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Projecting wildfire occurrence at regional scale from Land Use/Cover and climate change scenarios

Conference: EGU General Assembly 2019
Year: 2019
Contribution type: Submitted
PDF file: EGU2019-14535.pdf
Authors:
Vilar, L., Tafur-García, E., Yebra, M., , , Martínez-Vega, J., Martín, M.P.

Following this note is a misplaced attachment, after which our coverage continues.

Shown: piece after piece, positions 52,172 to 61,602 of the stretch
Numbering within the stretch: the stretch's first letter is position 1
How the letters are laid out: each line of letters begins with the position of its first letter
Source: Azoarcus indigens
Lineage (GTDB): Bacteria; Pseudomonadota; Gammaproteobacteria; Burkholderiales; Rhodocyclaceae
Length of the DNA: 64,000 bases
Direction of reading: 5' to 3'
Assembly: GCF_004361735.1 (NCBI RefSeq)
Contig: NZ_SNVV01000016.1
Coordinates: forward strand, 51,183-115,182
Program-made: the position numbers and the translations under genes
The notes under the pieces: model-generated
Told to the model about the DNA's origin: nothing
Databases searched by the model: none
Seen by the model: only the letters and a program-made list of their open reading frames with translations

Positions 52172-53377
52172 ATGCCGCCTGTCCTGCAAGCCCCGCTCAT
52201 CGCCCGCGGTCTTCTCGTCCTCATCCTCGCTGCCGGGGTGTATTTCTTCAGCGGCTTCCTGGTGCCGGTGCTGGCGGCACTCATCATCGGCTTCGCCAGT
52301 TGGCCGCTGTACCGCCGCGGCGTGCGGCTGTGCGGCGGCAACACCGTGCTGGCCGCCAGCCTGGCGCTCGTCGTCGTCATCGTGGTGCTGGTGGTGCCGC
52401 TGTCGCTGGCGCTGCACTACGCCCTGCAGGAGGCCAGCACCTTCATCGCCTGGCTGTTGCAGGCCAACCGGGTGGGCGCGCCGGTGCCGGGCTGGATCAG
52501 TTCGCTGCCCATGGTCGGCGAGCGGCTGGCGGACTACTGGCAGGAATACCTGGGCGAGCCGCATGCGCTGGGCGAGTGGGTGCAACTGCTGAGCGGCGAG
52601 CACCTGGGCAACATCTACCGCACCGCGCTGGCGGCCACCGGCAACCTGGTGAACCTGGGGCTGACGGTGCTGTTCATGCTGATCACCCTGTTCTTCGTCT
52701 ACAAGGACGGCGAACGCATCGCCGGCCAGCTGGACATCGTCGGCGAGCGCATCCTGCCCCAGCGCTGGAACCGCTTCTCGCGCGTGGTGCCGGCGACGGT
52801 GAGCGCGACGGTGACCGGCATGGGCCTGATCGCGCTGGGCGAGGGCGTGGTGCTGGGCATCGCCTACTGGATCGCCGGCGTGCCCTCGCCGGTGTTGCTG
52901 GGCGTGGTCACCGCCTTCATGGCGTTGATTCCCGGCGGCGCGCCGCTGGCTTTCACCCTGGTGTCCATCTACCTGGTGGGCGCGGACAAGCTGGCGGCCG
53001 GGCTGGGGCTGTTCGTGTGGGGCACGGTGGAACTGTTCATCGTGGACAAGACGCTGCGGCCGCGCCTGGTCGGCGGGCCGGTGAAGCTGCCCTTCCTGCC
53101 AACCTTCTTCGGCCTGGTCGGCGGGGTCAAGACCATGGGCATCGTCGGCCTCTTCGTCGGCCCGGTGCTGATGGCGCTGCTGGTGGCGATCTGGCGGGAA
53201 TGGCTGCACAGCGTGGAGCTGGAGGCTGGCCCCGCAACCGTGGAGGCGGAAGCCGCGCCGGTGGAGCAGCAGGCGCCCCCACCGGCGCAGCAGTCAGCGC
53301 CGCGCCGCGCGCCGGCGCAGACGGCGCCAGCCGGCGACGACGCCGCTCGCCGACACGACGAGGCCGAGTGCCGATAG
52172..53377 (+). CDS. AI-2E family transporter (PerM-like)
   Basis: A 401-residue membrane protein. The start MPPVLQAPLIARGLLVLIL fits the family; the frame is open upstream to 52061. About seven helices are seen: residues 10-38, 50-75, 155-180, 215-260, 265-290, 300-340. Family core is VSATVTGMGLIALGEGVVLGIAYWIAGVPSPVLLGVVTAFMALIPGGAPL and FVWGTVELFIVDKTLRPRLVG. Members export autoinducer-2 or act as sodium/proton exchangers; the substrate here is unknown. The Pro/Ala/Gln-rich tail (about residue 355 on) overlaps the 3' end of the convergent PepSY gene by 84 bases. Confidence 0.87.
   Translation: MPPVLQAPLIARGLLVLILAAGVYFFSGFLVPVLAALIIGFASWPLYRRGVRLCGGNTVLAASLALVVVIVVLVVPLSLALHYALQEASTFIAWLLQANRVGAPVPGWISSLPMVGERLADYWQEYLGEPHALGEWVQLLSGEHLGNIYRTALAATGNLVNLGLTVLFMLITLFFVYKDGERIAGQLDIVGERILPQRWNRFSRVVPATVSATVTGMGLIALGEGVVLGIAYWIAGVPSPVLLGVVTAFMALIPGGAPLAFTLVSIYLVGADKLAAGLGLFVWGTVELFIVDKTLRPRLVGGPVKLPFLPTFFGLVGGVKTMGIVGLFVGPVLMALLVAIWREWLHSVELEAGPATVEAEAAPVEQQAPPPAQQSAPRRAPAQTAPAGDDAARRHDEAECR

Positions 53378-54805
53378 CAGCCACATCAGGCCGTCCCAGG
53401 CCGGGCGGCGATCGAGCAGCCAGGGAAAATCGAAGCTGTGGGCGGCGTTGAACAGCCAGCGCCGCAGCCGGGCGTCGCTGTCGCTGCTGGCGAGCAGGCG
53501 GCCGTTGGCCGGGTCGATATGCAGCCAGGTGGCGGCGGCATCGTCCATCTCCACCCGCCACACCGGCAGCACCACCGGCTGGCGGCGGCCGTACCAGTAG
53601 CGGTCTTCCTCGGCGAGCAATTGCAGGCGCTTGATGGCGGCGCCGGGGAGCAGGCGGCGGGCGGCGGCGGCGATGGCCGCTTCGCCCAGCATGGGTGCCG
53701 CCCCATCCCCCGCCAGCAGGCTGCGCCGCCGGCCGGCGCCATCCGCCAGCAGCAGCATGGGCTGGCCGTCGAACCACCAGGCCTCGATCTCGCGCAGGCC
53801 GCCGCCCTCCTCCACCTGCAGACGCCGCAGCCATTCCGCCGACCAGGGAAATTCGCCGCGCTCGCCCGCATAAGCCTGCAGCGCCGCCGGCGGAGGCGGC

This work aims to project wildfire occurrence at regional scale by combining information derived from future Land Use/Cover change (LUCC) and climate scenarios in Madrid region (Spain). Generalized Linear Models have been used to obtain a historical wildfire occurrence model for the 2000-2010 period at 1x1km grid cell resolution. Land Use/Cover (LUC) interfaces: Wildland Urban Interface (WUI), Agricultural-Forest interface (AFI) and Grassland-Forest interface (GFI) have been derived and used as input drivers related to human-caused wildfire ignitions along with other variables such as orientation, precipitation, temperature and fuel moisture content (FMC). Wildfire presence-absence observations were obtained from available ignition points coordinates in the study site and used as the response variable in the model. A future LUC scenario by 2050 was run up by using Land Change Modeler (LCM). LCM transition susceptibility maps were calculated by neural networks and Markov chain matrices were used to determine the quantity of change. The model was calibrated with the observed LUCC between 1998 and 2008 derived from the ESA-CCI maps reclassified in eight classes. The obtained transition potentials and calibration rates were used to simulate LUC maps for the year 2015. Real 2015 map was used to assess model performance. Overall agreement between real and modelled maps was >90%. The trend scenario was run using drivers of change and restrictions to generate the LUC map for the year 2050, obtaining the future interfaces (WUI, AFI, GFI) from this map. Average projected precipitation and temperature for the 2050s were obtained from the regional climate change projections for Spain developed under the PNACC (http://escenarios.adaptecca.es). These projections considered both dynamical and statistical downscaling to obtain regional projections at 12x12 km, approximately, the spatial resolution from the IPCC-AR5 (CMIP5) global projections. In order to obtain the final resolution (∼1 km) of the climate indicators, the climate change signal (∼12 km), defined as the difference between the future and historical periods (delta), was added to the observed climatology (∼1km), obtaining the future climatology at 1km (Bedia et al., 2013). Note that this is the simplest bias calibration method which assumes that the bias of the models disappeared when considering those deltas. FMC predictions for 2050 were obtained by using reflectance estimates for three LC vegetation types (grass, shrub, forest), the 2050 LUC map and the inversion of radiative transfer model following Yebra et al. (2018) methodology. Predictive reflectance models were calibrated using historical MODIS data for invariant LC pixels and climate variables. The approach was first tested for 2015 and validated using the real 2015 FMC map. Wildfire occurrence prediction was finally obtained by applying the historical wildfire occurrence model to 2050 data.

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